The hike must be made at low tide, or it is a real ankle-roller.  I had already walked the spit at high tide, and knew I had no chance to make three miles, let alone eleven, crawling over giant driftwood logs and large granite stones.  The volunteers at the Dungeness Wildlife Reserve kiosk strongly recommended leaving two hours before low tide to allow ample time for hiking on hard packed sand.  This would give just enough time to tour the lighthouse, have a bit of lunch, and get back before the six foot tidal swing.  So there was a small window of opportunity, in fact just two days out of our overlap in visits.IMG_1525 IMG_1526

I make plans to take half a day off from work on Thursday and meet Nina and Paul at the kiosk at 11:00am.   Timing is critical.  If I am going to make it, it will have to be on hard-packed sand.   But early Thursday morning as I am starting to pack up, the news comes.  Malaysia Flight 17 has just been shot down.   It is my job responsibility to determine whether my client has any employees on that plane.  I can’t leave until I am sure we are all clear.  I breathe a sigh of relief when my report results come back with no names, which means my part is done except for a few thoughts of respect for the victims and their families.

I grab a change of clothes and shoes, thinking if I have to turn around after a couple of miles, I will drive over to explore Port Angeles.  At least if I can’t make it, my afternoon off will not be a total loss.   I quickly throw together a peanut butter sandwich, and fly out the door.

I race to the end of the path to see Nina waiting.  I apologize profusely for being late, and ask “Where’s Paul?”   Nina tells me he has decided to stay behind with Polly Doggie, as dogs are not allowed on the beach in the National Wildlife Refuge.    Well, on one hand, I am sad, as I had enjoyed our conversations back in Cape Disappointment.  On the other hand, I am now more committed than ever to finishing the hike, since there are only two of us!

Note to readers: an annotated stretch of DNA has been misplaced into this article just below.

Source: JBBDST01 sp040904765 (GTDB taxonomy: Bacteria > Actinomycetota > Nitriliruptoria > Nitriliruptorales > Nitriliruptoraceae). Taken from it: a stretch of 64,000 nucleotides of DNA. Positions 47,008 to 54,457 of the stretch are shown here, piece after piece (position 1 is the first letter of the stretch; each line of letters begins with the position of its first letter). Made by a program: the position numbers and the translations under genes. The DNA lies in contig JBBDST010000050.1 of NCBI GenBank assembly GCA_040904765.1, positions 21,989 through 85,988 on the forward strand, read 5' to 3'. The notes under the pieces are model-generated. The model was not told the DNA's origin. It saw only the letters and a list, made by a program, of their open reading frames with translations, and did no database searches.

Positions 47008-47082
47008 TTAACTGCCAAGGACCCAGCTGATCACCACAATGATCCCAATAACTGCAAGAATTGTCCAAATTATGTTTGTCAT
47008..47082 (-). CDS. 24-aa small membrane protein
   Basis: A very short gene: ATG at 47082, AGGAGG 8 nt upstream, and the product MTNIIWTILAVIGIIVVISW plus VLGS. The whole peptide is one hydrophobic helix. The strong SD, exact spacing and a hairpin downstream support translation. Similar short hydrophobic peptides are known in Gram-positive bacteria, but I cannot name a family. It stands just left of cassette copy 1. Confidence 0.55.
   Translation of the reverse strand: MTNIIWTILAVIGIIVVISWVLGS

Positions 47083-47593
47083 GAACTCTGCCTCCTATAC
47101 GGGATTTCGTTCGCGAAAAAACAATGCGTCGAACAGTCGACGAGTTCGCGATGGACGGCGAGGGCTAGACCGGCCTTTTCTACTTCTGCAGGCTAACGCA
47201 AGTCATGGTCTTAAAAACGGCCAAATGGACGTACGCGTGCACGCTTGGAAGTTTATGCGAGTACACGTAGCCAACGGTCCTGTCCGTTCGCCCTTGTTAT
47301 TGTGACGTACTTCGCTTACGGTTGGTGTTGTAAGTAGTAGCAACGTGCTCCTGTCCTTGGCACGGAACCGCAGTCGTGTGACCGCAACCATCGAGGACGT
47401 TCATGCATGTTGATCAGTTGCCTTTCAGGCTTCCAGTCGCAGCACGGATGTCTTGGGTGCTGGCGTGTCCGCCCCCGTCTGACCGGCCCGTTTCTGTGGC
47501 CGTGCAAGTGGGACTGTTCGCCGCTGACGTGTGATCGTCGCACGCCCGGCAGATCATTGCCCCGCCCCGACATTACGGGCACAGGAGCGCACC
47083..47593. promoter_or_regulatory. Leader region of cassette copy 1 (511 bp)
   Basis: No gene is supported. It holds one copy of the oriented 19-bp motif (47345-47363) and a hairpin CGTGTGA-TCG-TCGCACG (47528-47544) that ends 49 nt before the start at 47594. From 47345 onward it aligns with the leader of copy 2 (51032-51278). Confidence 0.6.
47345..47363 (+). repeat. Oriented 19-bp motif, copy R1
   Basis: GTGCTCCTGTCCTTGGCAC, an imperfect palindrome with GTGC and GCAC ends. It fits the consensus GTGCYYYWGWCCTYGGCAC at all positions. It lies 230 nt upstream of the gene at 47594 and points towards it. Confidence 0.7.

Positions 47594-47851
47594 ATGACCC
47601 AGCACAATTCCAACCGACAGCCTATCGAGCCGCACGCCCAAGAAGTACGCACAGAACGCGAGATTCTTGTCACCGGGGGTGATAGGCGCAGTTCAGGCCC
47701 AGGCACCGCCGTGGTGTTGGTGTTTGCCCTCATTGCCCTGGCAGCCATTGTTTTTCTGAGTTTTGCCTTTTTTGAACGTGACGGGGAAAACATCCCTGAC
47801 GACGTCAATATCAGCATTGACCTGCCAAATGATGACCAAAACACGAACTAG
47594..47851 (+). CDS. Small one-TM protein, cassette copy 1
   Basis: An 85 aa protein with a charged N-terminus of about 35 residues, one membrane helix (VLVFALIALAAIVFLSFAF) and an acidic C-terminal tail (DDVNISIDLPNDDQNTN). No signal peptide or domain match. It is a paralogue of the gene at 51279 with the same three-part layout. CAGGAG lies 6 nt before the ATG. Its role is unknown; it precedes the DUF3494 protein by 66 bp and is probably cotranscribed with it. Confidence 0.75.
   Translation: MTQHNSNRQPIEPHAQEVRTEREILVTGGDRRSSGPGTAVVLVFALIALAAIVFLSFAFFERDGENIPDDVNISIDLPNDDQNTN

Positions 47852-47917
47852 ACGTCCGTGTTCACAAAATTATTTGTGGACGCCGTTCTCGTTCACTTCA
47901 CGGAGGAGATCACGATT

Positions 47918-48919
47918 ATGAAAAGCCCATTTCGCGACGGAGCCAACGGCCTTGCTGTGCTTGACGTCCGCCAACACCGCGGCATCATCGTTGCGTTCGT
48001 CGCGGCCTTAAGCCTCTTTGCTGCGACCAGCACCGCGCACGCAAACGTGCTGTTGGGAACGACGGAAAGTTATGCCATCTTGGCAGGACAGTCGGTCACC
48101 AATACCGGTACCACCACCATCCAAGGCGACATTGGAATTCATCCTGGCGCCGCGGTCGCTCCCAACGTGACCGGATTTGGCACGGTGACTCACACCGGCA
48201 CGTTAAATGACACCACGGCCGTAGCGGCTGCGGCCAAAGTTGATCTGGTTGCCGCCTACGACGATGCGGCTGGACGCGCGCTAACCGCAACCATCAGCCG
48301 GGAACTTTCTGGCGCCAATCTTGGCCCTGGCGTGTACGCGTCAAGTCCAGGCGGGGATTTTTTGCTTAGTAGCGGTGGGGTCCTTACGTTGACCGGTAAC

No sight of the light as we begin our hike, though it does not quell our enthusiasm.

No sight of the light as we begin our hike, though it does not quell our enthusiasm.

As a long-time fan of Nina's photography, it is fun to watch the photographer in action.

As a long-time fan of Nina’s photography, it is fun to watch the photographer in action.

As we start out, it’s a gray, cloudy day, and the end of the spit is completely obscured by heavy fog.   The Spit narrows as we are flanked on both sides by water – The Strait of Juan de Fuca on one side, Dungeness Bay on the other.  As we get further away from National Wildlife Refuge, there are fewer people, until soon we can’t see anyone in either direction!  It is just the two of us and a few dozen sea gulls, walking along in rapid-fire conversation to match our quick cadence.   Time flies.

Before I know it, Nina observes that we are turning.  We have reached the “elbow” where the spit makes an easterly turn.  The fog is now lifting, and we see patches of blue sky.  We climb up over the tall ridge of driftwood debris to see if we can get a glimpse, and there she is!    We can see the 15 second light flashing.  Between our mutual enthusiasm and constant conversation, I think for the first time, I just might make it!

Finally, we have her in our sights!

Finally, we have her in our sights!

Loose sand makes it harder to get traction.

Loose sand makes it harder to get traction.